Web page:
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Guilderland Archives The Altamont Enterprise, October 9, 2008
By Melissa Hale-Spencer
GUILDERLAND While the school year here, financed by an $84 million budget, has just begun, the process for constructing next year’s spending plan is already underway.
“The budget sometimes feels like a year-long process,” Assistant Superintendent for Business Neil Sanders told the school board Tuesday. “We do consume eight months.”
The budget-building process kicked off Tuesday with a session for the public to express its views and will conclude, after being scrutinized by a citizens’ committee, with a public vote on May 19.
Only three residents spoke at Tuesday’s forum. William Goergen told the board that energy would impact the budget. And, while he praised conservation efforts already underway, he wanted to be sure all the “low-hanging fruit” had been picked.
Baswa “Shaker” Shamshabad said “tough times” will reduce the revenue side of the budget as property values go down.
“Be prepared for a dramatic cut,” he urged, adding, “We can control expenses...We have to focus more on cutting costs.”
“I wish, I wish,” began Donald Csaposs, “something I wished for in years past is better community involvement on the front end of the process.”
He said the session at which he spoke was “no more than a glorified public-comment period” and the fact that only three people had shown up to comment meant it was perceived of as “fundamentally sketchy” and “limited.”
He urged the board to instead conduct two fall budget workshops, allowing “some depth before the administration steps away to start crunching the numbers.”
Csaposs concluded, “It’s never too late.”
Board President Richard Weisz summarized budget requests made through e-mail, including pleas for more computers, full-day kindergarten, no budget increase, a high-school late bus, and more support for the music program.
He also said that, when the superintendent, who is out this week returns, “We’ll talk about whether there is room for a workshop.”
In other business, the board:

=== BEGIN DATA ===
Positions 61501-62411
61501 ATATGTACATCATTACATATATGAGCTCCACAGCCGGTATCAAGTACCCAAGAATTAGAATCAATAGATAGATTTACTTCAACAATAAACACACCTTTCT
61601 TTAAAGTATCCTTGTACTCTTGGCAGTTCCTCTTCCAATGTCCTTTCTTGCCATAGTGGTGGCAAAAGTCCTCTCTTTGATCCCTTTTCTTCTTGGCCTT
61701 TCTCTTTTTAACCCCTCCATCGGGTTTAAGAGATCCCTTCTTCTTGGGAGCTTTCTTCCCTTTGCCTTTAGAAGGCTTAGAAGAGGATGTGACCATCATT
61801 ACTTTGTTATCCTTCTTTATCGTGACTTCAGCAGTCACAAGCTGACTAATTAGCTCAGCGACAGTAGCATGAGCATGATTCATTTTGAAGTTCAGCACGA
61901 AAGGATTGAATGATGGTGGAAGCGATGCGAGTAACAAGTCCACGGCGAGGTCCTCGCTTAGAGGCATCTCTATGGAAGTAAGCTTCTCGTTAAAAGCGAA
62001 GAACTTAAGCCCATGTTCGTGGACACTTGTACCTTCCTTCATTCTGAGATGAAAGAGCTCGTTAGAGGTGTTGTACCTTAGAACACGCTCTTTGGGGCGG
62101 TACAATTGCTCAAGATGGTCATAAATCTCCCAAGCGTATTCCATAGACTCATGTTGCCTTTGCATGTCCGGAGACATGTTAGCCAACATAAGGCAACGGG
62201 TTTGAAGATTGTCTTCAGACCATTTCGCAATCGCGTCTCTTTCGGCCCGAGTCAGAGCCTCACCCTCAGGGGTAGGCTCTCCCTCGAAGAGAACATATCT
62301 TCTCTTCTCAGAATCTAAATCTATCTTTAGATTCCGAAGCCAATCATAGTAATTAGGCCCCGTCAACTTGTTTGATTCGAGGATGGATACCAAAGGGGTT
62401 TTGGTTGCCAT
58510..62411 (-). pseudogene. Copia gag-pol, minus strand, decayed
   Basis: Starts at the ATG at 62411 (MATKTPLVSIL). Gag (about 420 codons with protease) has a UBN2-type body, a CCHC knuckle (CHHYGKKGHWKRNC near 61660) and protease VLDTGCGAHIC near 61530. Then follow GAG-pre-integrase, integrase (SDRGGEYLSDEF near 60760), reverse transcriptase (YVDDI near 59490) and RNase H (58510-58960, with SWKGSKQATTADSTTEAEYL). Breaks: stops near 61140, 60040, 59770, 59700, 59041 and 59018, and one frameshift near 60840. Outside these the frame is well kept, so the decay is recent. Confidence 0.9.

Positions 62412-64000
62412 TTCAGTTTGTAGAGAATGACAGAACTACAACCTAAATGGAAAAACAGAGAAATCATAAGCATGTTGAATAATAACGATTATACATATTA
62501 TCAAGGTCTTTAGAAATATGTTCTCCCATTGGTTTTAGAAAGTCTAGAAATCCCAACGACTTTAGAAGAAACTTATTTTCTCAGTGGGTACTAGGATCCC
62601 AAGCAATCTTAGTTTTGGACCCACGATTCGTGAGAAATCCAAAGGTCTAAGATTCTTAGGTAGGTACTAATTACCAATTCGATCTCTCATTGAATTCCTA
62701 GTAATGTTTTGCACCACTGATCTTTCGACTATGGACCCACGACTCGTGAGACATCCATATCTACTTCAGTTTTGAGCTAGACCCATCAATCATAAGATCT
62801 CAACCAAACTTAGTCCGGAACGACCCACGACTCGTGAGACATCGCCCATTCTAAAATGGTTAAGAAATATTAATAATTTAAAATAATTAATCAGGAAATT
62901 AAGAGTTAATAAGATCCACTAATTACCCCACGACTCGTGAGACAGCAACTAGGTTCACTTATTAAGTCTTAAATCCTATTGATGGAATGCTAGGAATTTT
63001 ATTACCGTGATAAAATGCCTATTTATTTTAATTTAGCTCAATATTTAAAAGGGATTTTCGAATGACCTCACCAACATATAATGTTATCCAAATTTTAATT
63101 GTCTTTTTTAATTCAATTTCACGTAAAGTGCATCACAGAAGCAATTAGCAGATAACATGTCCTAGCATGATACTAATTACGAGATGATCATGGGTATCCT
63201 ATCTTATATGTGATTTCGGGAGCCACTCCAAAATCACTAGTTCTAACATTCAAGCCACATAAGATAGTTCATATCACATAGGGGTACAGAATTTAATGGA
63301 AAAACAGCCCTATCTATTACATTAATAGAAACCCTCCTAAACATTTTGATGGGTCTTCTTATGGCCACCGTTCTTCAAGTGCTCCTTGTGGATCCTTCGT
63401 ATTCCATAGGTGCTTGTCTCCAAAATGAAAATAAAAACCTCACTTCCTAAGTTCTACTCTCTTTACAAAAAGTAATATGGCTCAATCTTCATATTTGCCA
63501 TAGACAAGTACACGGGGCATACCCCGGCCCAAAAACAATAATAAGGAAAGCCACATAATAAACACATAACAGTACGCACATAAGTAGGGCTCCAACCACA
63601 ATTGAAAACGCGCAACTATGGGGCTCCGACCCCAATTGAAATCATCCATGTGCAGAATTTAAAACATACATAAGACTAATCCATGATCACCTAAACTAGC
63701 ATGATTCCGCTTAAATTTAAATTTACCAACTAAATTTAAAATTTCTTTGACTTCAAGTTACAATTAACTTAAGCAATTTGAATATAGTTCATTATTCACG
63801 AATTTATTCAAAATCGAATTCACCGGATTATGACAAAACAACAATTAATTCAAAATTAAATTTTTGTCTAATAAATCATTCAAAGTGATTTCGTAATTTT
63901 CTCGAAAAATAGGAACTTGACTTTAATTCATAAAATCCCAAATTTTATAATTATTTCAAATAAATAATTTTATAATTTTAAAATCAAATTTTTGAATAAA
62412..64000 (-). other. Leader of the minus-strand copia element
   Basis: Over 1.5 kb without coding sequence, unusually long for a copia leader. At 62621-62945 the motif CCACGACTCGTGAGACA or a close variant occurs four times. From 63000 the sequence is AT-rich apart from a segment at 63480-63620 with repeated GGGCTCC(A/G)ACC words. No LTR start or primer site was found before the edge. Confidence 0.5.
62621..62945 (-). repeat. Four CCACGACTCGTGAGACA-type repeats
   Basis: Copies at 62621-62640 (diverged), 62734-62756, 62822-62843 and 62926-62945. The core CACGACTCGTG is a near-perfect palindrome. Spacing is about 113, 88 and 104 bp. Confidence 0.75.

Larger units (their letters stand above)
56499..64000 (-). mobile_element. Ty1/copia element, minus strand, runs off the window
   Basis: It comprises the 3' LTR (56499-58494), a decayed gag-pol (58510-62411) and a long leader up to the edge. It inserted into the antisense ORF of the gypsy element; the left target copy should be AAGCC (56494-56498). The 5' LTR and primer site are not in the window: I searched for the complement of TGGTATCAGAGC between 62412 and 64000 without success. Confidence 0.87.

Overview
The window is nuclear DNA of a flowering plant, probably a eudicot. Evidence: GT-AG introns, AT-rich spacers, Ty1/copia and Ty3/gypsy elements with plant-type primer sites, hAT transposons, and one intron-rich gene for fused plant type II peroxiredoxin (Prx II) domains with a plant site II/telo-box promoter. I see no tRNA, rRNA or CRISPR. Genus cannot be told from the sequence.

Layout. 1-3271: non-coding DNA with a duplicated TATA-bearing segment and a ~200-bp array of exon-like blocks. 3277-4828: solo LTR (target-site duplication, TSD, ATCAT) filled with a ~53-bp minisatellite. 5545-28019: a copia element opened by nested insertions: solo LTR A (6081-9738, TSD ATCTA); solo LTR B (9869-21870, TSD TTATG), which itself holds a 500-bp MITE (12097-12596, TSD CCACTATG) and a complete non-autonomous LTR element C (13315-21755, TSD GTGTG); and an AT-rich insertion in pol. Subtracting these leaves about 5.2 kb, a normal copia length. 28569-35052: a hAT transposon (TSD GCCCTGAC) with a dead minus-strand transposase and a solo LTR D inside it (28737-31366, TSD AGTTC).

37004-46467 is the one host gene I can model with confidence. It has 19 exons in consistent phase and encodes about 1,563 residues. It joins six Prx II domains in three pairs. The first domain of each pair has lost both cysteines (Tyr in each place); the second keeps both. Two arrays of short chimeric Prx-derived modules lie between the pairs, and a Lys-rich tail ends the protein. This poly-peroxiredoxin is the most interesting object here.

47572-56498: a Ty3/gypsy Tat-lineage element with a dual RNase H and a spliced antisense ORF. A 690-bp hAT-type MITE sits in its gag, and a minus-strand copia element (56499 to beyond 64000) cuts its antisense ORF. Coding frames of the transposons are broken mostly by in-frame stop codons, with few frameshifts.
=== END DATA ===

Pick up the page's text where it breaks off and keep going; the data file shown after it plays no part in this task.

Corrected the tax roll for 2008, to adjust special franchise assessments for utility companies that had been miscalculated. “Thank goodness it’s only a $4,000 mistake,” said Weisz. Vice President John Dornbush noted the difference would be paid out of the district’s tax certiorari fund;
Appointed Robert Baker as a citizen member of the school district’s audit committee. Weisz, who chairs the committee, apologized to the other qualified candidates who applied for the unpaid post. “We just didn’t have room,” said Weisz. The committee has three school board members and two citizens;
Heard from board member Hy Dubowsky, who now chairs the business practices committee, that Sanders is looking at models for electronic accounts where, for example, students would use swipe cards to buy food. “The cafeteria might be a first place to start,” said Dubowsky.
Learned that a document is now posted on the school district website on how to become a vendor for the district;
Heard from board member Cathy Barber who chairs the policy committee that a letter was sent to school PTAs about the district’s wellness policy. Criticism had been raised about PTA fund-raisers where baked goods were sold;
Heard from Assistant Superintendent for Instruction Demian Singleton that the Guilderland Music Faculty and Friends will present a recital on Oct. 29 at 7:30 p.m. in the high school to raise funds for America’s Second Harvest, a domestic hungerrelief organization;
Learned that Farnsworth Middle School won a quadricentennial mini-grant. Colleen Sittig and Alan Fiero, from Farnsworth, and Erin Kinal, of the Albany Pine Bush Preserve Commission, will write lessons linking the Pine Bush to the quadricentennial of Henry Hudson’s exploration of the river that now bears his name;
Heard that Julie Long, Farnsworth science teacher, will work with Sam Bowser of Wadsworth labs, a microbiologist now in the Antarctica. Bowser will send weekly updates to Long’s class so students can analyze the data, said Singleton. He will fly an FMS flag from the McMardo Station in Antarctica and will meet with the students on his return;
Heard that Meryl Kremer, a Guilderland High School senior, had been cited as a winner in the 2008 National Council of Teachers of English Awards in writing. Of the 1,789 juniors nominated to participate, 525 were chosen as winners; Kremer was one of 37 winners statewide;
Heard congratulations for the girls’ tennis and boys’ soccer teams, both undefeated;
Met in executive session to discuss negotiations with District Office Administrative Personnel, the Supervisory Unit of the Guilderland Teachers’ Association, and the GTA’s Teaching Assistant Unit.